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    Re: 0000 not 2400?
    From: John Simmonds
    Date: 2004 Oct 18, 23:36 +1000

    actually, in the military 24 hour clock .. midnight does not exist

    the time advances from 23:59:59 to 00:00:01



    live every day like it may be your last .. cause one day it will be

    On Mon, 18 Oct 2004 08:01:38 -0300, Jim Thompson wrote:
    > I am revisting my understanding of how dates change around the
    > world over time (George called time/dates "slithery" -- no better
    > word for it!).
    > I am learning that times and dates, an arbitrary measurement tool
    > applied to our spinning earth for human convenience, must have a
    > set of carefully defined, fixed, arbitrary conventions to work.
    > One example is using Time Zone Y on ships at sea, as agreed upon in
    > 1917 at the Anglo-French Conference on Time-keeping at Sea. But I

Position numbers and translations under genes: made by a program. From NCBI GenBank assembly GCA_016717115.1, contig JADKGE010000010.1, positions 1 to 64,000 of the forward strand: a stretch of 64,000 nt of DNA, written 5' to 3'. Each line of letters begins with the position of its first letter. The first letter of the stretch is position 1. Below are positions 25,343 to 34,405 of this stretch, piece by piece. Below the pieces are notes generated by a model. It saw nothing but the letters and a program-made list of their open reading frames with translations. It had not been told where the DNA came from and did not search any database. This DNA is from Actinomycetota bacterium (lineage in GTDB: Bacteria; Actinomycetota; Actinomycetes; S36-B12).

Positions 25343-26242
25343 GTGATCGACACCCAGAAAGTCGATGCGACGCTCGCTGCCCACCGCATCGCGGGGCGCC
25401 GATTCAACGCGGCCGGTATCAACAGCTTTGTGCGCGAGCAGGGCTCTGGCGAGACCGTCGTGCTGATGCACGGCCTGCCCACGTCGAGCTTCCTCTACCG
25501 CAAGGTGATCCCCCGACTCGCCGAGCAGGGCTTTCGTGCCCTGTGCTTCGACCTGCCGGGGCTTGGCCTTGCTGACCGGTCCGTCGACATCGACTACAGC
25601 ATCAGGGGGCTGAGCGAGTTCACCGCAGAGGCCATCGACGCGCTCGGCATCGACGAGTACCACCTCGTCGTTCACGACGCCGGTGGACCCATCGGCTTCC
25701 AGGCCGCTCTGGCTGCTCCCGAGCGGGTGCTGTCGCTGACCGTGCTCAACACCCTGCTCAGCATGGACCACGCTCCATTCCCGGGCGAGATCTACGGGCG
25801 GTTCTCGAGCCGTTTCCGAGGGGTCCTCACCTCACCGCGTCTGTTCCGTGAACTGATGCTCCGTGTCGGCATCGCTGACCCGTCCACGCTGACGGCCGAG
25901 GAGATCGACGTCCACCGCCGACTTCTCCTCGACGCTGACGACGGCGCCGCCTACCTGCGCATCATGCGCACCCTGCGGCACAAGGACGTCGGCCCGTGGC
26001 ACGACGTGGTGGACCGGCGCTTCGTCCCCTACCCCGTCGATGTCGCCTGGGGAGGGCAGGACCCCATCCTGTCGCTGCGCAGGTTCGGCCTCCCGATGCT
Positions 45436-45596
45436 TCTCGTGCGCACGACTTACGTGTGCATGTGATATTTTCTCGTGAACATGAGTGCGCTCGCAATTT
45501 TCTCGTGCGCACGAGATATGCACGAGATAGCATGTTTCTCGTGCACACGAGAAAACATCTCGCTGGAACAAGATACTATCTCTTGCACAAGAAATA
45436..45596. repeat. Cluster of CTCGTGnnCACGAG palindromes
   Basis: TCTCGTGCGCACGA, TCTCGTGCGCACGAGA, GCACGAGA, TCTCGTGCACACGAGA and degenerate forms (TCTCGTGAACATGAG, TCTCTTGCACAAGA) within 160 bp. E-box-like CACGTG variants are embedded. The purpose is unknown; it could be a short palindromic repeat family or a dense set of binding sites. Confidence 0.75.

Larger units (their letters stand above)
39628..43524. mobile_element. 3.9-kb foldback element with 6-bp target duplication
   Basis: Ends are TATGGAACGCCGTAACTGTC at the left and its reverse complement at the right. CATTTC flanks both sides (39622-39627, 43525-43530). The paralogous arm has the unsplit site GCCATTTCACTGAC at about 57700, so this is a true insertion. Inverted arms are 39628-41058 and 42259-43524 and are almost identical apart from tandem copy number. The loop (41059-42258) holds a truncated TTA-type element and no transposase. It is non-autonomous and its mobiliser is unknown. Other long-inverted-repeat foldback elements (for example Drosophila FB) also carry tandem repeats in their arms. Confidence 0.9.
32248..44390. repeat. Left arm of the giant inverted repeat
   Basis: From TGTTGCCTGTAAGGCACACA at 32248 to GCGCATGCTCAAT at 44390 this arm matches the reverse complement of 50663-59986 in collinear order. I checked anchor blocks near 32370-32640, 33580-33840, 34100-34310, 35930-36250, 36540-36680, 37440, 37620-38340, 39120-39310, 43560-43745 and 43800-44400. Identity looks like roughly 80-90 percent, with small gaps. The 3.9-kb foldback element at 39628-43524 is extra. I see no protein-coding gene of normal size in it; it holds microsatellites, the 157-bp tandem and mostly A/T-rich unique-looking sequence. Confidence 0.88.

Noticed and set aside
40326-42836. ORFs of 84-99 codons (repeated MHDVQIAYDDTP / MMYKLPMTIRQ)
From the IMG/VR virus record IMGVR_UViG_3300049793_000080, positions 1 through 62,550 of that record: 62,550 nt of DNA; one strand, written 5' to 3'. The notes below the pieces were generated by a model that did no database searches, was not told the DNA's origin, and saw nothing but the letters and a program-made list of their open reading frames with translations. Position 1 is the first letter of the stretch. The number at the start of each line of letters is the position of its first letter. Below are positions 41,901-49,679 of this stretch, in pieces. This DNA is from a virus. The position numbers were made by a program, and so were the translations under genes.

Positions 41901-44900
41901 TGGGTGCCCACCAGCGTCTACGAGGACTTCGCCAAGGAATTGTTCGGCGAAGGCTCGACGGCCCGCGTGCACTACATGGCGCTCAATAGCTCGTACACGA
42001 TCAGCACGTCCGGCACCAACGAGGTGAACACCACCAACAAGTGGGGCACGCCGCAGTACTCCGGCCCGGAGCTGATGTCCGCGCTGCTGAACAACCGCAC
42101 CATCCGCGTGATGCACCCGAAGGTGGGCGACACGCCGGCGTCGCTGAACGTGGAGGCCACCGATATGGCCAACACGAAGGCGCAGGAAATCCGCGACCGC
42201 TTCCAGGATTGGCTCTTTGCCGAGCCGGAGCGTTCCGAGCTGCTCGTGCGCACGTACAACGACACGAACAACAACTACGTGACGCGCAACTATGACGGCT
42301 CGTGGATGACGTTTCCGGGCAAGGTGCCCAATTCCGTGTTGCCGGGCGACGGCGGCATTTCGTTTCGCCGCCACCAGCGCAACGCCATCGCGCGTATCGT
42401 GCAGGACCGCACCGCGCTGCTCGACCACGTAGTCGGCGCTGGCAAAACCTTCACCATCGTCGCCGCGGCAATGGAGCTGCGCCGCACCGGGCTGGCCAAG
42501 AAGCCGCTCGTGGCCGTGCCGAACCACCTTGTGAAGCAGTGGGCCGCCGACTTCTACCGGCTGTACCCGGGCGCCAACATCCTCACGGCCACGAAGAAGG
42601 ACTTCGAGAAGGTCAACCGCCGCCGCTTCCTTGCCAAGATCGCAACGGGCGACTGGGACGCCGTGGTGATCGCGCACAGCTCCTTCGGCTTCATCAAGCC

> think it would be safe to say that another convention would be to
    > avoid using the term "2400".
    > Although we can think and write the term "2400", it has no
    > practical meaning, is that right?  As soon as the time advances
    > past 23:59:59, then from a navigator's perspective the date changes
    > to the next day, at time 00:00:00.  The term "2400" seems to refer
    > to a non-entity, a purely abstract instant of time past 2359 when
    > it is midnight, but the date is still the same day.
    > To resolve that conundrum, I revised the time-date conversion table
    > at
    > m by changing the entries from 2400 to 0000, and shifting the date
    > relationships accordingly.  But the original version that used 2400
    > was based on the old US Coast Guard manual, which used 2400.  I do
    > not know the historical context of their use of "2400", but today I
    > think 0000 makes more sense.
    > Am I merely catching up with the obvious?
    > Jim Thompson
    > jim2{at}jimthompson.net
    > www.jimthompson.net
    > Outgoing mail scanned by Norton Antivirus
    > -----------------------------------------

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